|Document Type:||Journal Article|
|Title:||Characterization of annual salinity and temperature patterns in a large river delta to support tidal wetland habitat restoration efforts|
|Author:||Jason E. Hall, Tarang P. Khangaonkar, Casey A. Rice, Joshua W. Chamberlin, Todd Zackey, F. E. Leonetti, Michael Rustay, Kurt L. Fresh, Anna N. Kagley, M. Rowse|
|Publication Year:||In press|
While the Snohomish River estuary remains the second largest complex of vegetated tidal wetlands in Puget Sound, approximately 90% of pre-settlement habitat has been lost to diking and filling. The Snohomish River estuary is currently the focus of the largest estuary restoration effort in Puget Sound, with opportunity to restore tidal flooding to over 50% of pre-settlement levels. In addition, the Snohomish River currently supports wild populations of all anadromous Pacific salmon, including Endangered Species Act (ESA) listed Chinook (Oncorhynchus tshawytscha), steelhead (O. mykiss), as well as bull trout (Salvelinus confluentus). The combination of extant fish populations, relatively large extent of existing tidal wetlands relative to other Puget Sound river deltas, and the greatest potential to restore large areas of tidal wetland habitat make the Snohomish River estuary a great opportunity to use estuary restoration to benefit the conservation and recovery of Puget Sound salmon populations. To support restoration planning and effectiveness monitoring efforts, we have developed baseline characterizations of key physical attributes (salinity and temperature) across the full extent of the Snohomish River estuary. Our results indicate that estuarine conditions extend farther into the estuary than previously described, with salinities exceeding oligohaline conditions throughout the lower Mainstem, Ebey, Union, and Steamboat Sloughs and within upper Steamboat and Union Sloughs throughout most of the year. We also observed temperatures that exceed stress thresholds for juvenile salmonids throughout the estuary from May through September, a period that overlaps with juvenile salmonid rearing in the estuary. However, increasing average temperatures were generally positively correlated with increasing spatial heterogeneity, which could provide thermal refugia within the system. The products of this research are timely in that several large restoration projects are scheduled to breach between 2015 and 2020, and this will serve as a baseline from which hydrological and biological responses can be evaluated for these projects and projects throughout the Snohomish River estuary.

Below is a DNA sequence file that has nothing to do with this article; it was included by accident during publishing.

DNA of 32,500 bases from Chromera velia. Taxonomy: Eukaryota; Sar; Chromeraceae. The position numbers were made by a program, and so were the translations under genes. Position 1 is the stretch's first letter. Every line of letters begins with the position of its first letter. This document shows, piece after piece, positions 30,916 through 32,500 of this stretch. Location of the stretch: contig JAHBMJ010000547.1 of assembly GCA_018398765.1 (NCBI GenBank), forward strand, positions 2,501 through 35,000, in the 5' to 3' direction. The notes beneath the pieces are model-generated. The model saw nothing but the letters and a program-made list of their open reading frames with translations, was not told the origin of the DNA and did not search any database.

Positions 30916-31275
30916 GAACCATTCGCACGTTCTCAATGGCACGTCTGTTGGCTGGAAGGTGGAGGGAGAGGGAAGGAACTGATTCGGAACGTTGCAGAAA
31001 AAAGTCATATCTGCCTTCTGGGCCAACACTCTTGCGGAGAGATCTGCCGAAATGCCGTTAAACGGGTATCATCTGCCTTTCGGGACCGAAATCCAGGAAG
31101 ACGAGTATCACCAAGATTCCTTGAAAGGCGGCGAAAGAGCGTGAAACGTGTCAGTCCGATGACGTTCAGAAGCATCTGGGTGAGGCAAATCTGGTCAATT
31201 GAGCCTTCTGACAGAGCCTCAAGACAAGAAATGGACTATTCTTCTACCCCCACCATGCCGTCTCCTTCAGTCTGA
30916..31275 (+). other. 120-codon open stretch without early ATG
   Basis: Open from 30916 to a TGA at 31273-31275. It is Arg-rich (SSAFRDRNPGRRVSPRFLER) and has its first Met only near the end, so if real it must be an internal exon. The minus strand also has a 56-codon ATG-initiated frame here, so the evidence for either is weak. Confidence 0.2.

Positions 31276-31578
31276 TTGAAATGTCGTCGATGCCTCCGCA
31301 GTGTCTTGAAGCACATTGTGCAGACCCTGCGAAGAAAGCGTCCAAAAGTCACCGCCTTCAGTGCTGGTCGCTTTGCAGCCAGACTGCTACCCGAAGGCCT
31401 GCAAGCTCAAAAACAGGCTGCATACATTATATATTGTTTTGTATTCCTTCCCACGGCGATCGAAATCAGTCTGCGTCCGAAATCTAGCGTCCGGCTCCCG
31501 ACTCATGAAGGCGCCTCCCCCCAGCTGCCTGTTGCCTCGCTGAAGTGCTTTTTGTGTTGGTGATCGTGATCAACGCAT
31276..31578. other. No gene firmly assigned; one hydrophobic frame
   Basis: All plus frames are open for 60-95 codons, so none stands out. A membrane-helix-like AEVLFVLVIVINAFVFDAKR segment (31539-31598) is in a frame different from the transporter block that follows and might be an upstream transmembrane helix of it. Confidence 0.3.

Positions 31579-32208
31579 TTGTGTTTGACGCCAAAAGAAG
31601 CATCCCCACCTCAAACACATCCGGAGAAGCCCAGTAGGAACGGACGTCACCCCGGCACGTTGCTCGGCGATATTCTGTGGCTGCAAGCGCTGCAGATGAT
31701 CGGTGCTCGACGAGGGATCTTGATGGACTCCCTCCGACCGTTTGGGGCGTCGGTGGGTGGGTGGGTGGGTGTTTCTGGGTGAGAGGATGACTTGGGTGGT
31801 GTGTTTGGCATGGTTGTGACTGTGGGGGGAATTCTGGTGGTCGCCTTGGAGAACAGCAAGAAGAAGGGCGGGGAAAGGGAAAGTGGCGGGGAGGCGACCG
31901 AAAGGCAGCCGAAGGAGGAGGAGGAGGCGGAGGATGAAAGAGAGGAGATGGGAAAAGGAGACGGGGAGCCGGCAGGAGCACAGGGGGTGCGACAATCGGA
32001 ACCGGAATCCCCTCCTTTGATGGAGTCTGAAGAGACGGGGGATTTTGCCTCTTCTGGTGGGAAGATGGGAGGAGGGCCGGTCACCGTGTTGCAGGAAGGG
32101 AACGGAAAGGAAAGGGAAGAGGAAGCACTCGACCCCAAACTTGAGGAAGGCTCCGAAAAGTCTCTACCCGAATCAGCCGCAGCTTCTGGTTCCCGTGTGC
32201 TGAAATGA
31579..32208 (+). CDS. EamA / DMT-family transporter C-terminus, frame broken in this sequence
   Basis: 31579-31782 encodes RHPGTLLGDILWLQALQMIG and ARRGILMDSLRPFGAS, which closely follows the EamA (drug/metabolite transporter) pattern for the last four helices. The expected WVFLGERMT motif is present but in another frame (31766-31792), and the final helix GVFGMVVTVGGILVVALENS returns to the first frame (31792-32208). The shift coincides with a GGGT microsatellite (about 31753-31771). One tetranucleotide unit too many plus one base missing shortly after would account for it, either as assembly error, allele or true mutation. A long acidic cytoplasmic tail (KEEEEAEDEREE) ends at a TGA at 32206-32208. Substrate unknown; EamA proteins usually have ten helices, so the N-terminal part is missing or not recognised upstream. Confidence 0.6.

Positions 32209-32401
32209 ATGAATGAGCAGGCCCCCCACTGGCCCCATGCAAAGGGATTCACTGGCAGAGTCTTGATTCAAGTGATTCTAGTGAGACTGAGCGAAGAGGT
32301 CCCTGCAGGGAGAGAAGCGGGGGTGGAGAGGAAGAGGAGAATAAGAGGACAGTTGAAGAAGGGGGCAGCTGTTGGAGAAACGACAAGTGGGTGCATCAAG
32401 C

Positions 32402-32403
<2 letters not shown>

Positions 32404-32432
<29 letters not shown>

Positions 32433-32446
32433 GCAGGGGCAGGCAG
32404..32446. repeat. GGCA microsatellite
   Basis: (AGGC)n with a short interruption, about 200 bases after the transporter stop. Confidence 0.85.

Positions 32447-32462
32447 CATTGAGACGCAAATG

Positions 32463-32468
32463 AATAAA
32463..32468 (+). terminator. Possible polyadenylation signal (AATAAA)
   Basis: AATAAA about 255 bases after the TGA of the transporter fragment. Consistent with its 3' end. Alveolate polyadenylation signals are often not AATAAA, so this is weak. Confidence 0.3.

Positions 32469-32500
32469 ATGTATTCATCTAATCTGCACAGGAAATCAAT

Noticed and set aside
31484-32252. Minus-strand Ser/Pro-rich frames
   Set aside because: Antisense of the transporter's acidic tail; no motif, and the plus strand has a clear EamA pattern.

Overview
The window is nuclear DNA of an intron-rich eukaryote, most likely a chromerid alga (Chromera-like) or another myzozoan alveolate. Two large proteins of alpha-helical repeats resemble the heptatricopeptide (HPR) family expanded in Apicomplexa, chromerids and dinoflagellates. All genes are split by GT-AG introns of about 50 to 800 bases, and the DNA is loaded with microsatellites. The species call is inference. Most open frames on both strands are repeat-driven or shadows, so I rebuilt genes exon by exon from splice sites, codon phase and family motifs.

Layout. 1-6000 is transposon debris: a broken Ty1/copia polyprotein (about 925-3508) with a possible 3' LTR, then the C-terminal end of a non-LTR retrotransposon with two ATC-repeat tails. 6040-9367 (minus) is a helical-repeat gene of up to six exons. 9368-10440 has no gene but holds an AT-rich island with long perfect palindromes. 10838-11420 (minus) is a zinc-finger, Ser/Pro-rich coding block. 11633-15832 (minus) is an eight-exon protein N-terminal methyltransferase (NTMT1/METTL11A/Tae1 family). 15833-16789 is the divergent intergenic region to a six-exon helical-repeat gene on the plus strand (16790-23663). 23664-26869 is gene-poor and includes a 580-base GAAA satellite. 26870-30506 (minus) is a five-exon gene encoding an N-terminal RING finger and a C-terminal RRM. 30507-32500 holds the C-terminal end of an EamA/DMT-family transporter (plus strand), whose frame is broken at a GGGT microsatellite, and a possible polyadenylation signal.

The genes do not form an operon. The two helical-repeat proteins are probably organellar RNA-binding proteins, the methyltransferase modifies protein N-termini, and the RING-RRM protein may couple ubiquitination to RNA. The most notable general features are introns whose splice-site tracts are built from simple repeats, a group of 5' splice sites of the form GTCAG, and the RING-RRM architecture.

This report details the results of an investigation into the mixohaline habitat zones of the Snohomish River estuary.
|Theme:||Habitats to Support Sustainable Fisheries and Recovered Populations|
Develop effective and efficient habitat restoration and conservation techniques.
Characterize the interaction of human use and habitat distribution, quantity and quality.